Sizewell C looks at capturing CO2 from the atmosphere using nuclear heat

Article by Adam Duckett

SIZEWELL C, in the UK, is developing plans to demonstrate how heat from a nuclear plant could be used to power direct air capture (DAC) technology to suck CO2 emissions from the atmosphere.

Sizewell C and ports operator Associated British Ports plan to lease land at Lowestoft port where they will build a demonstrator for a DAC process in partnership with the universities of Nottingham and Birmingham, and engineering firms Helical, Atkins, and Altrad Babcock. Last year, the partners received £3m (US$3.7m) in funding from the UK government to design a demonstrator capable of capturing 100 t/y of CO2. This followed successful pilot trials at the University of Nottingham in 2021. Whereas conventional DAC technology relies on electricity or natural gas to power the process, the partners want to use low-carbon heat from nuclear operations to drive the CO2 capture and extraction. If the demonstrator proves successful, the collaborators say they will install a commercial-scale DAC plant close to the Sizewell C nuclear facility, and pipe heat to it through underground pipelines to fuel capture of 1.5m t/y of CO2.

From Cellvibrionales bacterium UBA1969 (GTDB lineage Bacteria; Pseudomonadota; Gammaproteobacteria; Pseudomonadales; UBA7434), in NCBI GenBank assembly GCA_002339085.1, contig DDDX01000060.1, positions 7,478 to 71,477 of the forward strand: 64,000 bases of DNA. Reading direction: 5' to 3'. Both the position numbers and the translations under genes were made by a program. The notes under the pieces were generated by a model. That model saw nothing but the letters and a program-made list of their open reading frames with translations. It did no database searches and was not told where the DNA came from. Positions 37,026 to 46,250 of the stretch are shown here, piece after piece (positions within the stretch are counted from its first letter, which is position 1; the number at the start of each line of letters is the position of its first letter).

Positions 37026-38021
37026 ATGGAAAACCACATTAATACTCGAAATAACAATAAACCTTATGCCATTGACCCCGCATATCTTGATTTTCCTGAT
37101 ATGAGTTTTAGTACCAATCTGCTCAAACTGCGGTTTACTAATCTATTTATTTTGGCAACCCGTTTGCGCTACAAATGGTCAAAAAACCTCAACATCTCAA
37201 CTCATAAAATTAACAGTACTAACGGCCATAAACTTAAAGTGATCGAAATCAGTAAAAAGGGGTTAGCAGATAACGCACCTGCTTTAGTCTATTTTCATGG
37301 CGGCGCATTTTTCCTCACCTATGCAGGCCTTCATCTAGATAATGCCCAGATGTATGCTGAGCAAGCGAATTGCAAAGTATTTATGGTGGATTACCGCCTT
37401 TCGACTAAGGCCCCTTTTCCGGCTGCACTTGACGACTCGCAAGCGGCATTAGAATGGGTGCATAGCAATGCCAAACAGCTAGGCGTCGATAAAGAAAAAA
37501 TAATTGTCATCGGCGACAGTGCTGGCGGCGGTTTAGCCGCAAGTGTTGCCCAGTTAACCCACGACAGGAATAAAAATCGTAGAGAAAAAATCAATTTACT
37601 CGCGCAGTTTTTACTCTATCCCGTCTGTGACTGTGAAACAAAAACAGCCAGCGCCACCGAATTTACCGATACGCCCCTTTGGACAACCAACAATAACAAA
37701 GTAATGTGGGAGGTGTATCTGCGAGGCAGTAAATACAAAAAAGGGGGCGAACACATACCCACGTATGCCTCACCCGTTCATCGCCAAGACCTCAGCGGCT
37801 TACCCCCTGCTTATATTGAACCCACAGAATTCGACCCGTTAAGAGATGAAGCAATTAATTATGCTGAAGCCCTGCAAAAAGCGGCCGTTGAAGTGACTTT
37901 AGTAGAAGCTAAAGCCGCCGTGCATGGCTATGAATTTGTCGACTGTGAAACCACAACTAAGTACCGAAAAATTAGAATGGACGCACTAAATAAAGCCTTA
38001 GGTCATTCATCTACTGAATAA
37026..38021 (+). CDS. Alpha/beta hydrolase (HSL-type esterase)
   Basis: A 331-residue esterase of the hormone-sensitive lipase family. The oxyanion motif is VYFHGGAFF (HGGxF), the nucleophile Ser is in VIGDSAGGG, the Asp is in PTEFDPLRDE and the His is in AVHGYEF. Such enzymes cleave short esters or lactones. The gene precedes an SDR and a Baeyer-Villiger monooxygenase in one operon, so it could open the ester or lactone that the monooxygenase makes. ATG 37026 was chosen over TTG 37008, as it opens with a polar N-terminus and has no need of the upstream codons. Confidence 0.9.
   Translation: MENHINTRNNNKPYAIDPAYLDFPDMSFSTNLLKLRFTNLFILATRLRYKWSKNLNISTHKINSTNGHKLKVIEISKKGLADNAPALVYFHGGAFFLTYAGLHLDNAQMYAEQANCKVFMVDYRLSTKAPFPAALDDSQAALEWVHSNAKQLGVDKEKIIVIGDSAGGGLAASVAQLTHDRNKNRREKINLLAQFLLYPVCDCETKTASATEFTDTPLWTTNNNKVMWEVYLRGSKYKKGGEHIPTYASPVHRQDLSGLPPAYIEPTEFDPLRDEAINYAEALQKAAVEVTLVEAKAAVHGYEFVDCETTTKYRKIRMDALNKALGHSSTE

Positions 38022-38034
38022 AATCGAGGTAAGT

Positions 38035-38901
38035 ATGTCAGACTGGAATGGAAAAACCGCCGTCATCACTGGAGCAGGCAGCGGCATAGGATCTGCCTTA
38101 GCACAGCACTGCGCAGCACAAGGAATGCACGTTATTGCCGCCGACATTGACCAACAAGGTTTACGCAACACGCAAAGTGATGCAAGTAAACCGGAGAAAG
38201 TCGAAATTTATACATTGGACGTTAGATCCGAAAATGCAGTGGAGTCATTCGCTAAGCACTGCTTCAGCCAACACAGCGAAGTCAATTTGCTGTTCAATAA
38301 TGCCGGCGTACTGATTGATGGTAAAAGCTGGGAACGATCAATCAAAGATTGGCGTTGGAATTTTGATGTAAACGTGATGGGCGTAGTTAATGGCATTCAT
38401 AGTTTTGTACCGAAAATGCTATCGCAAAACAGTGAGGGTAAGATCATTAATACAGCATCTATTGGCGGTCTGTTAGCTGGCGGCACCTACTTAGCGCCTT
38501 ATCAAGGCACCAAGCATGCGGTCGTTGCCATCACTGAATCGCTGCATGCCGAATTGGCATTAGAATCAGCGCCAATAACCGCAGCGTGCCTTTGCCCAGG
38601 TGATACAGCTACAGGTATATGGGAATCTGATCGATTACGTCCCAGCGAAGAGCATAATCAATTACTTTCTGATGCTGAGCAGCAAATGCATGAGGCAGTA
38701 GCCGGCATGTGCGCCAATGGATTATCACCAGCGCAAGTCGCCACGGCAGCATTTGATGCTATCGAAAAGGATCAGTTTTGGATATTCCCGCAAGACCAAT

The technology relies on a heat-driven solid adsorbent to capture CO2 from the air. Once saturated with CO2 it is transferred to a desorber loop where heat is used to release the CO2, which can then be sent for storage. The regenerated absorbent is returned to the absorber loop to capture more CO2.

The UN Intergovernmental Panel on Climate Change (IPCC) has said that large-scale deployment of CO2 removal technologies is needed to meet net zero targets. The technology is in the early stages of deployment with the IEA reporting last year that 18 plants had been installed around the world, capturing a combined 10,000 t/y of CO2. Capture costs are estimated to vary from around US$250–US$600/t of CO2, but these are expected to fall as technologies are scaled up and rolled out. The US Department of Energy launched an initiative in 2021 aimed at bringing costs down to less than US$100/t over the coming decade. Nottingham’s Cheng-Gong Sun, who helped develop the heat driven DAC process that Sizewell plans to install, has said he expects the technology has the potential to meet this target.

The Royal Society has warned that process heat produced at nuclear plants is proving a wasted opportunity and could be put to use producing hydrogen or providing domestic heating.

While still at relatively small scale, efforts are underway to increase the use of DAC. The US government announced last year that it would invest US$3.5bn creating four large-scale DAC hubs.

Sizewell C is being developed by EDF. It plans to build a 3.2 GW nuclear power station next to its existing Sizewell B station in Suffolk. The project was granted development consent last year and is expected to start generating power in the early 2030s.

Article by Adam Duckett

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